These results indicate that these organisms may remain associated to the V. divergens trunks, following the waterline during the flooding period and returning to the soil in the low water season. During the flooding period many of these individuals were intercepted with the upward pointing tree photoecletors installed 0.5m from the ground. This sample during the flooding period/2004 and the high water/2005 indicated that the activity density is greater in the beginning of the rainy season, during the flooding, when compared to flooded period (Tab. I). These results confirm those obtained with tree photoecletors installed at 5 m, which indicates that vertical migration is used as a survival strategy by the Polyxenida during the flood, about eight weeks before the forest was completely flooded. A weak but significant negative correlation was found between the mean monthly rainfall (mm), and the monthly activity density for Polyxenida over the V. divergens trunks from the canopy to the soil (r = -0.32, F = 1.58, p = 0.011).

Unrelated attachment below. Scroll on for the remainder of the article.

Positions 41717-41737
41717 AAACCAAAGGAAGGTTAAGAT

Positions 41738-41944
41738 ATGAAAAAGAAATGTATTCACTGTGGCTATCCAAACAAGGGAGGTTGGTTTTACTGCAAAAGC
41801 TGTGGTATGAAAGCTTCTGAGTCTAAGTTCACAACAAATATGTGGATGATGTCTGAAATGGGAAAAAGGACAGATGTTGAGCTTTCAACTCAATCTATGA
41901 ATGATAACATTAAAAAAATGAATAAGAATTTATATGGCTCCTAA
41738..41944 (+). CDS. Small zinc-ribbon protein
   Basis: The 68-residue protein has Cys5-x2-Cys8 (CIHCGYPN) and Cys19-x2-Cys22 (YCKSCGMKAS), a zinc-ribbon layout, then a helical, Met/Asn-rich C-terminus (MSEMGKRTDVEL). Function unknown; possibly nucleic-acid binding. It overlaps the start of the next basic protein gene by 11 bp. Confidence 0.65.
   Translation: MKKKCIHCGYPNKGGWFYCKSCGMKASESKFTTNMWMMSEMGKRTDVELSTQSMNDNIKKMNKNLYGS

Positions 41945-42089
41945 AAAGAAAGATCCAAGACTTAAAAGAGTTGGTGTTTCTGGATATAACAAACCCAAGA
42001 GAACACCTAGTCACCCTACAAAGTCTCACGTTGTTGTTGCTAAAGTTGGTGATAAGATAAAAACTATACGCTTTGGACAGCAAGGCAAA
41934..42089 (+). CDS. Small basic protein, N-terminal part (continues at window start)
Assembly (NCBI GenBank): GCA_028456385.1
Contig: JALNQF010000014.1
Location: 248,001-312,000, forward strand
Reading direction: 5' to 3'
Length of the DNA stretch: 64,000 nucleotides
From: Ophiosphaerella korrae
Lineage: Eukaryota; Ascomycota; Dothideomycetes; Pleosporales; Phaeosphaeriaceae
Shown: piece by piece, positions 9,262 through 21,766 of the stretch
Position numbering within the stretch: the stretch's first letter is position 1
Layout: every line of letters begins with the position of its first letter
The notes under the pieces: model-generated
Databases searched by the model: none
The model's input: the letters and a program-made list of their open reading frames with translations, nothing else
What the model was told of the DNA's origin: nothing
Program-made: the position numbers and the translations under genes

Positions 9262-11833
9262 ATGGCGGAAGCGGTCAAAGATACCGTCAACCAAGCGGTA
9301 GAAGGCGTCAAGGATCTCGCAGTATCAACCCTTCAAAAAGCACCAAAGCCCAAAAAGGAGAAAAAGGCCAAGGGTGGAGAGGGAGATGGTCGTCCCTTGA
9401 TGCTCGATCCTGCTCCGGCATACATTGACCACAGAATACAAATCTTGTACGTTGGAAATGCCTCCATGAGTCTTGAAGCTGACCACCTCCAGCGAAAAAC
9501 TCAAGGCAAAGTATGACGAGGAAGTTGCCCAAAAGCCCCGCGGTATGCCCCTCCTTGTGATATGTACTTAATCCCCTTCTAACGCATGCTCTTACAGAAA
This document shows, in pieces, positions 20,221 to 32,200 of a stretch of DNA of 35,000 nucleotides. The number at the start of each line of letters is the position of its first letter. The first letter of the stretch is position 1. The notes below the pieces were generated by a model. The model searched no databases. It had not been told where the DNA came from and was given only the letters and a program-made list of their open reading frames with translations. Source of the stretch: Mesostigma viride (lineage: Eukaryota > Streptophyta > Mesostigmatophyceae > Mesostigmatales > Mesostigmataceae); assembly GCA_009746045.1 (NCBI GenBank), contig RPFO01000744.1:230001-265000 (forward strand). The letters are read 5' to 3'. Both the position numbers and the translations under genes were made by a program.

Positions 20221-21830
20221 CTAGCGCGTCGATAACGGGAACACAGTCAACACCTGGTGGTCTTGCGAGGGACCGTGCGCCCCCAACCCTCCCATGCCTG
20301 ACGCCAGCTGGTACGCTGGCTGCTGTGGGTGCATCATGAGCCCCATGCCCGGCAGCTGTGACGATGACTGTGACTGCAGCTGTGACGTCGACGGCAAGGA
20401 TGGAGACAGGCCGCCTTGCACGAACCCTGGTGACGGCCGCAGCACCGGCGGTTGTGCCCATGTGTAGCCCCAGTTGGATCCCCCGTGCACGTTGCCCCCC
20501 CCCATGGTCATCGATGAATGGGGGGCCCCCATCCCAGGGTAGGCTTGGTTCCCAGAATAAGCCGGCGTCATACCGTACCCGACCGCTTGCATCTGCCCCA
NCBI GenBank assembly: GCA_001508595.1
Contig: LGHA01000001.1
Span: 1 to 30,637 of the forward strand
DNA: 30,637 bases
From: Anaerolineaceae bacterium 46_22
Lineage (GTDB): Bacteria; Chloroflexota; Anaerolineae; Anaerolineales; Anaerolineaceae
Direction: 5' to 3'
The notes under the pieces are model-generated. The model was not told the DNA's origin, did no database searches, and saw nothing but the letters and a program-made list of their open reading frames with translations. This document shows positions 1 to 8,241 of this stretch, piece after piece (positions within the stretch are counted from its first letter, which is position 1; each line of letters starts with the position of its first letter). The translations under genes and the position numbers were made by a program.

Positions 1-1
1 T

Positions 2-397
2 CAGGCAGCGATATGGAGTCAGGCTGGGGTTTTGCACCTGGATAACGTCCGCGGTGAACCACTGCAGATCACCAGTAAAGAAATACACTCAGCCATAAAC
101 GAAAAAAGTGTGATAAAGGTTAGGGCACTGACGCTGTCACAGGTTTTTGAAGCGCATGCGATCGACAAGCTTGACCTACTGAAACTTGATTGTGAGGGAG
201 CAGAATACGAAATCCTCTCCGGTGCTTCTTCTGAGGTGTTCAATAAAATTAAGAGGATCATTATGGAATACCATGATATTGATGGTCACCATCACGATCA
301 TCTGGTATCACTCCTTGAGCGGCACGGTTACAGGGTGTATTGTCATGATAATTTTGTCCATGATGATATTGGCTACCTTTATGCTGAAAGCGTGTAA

In the photoecletors installed in the trees 5 m from the ground and directed downwards, 364 Polyxenida were captured, 26.9% of total sampled in this forest. The greatest activity density was during low water (47.0%), coinciding with the end of the flooding period and the rainy season (Tab. I and Fig. 6). This activity increases gradually, beginning in February (maximum flooding = 1.25 m), reaching a peak at the end of the low water, especially in June. During the dry season this activity is reduced (33.0%), reaching the lowest value in September (4.9% of total). In the beginning of the rainy season, the displacement towards the soil increases again gradually when compared to the dry season, reaching a maximum value in November (17.0% of the total). During the flooding period, this activity is much lower on the trunks, as observed in the two periods of high water assessed - 2004 and 2005 (Fig. 6). The correlation between the monthly activity density and the rainfall rate showed a negative relationship between these parameters (r = -0.62, F = 8.24, p = <0.001), which means that as it rains more there is a reduction in the activity of these organisms on the trunks.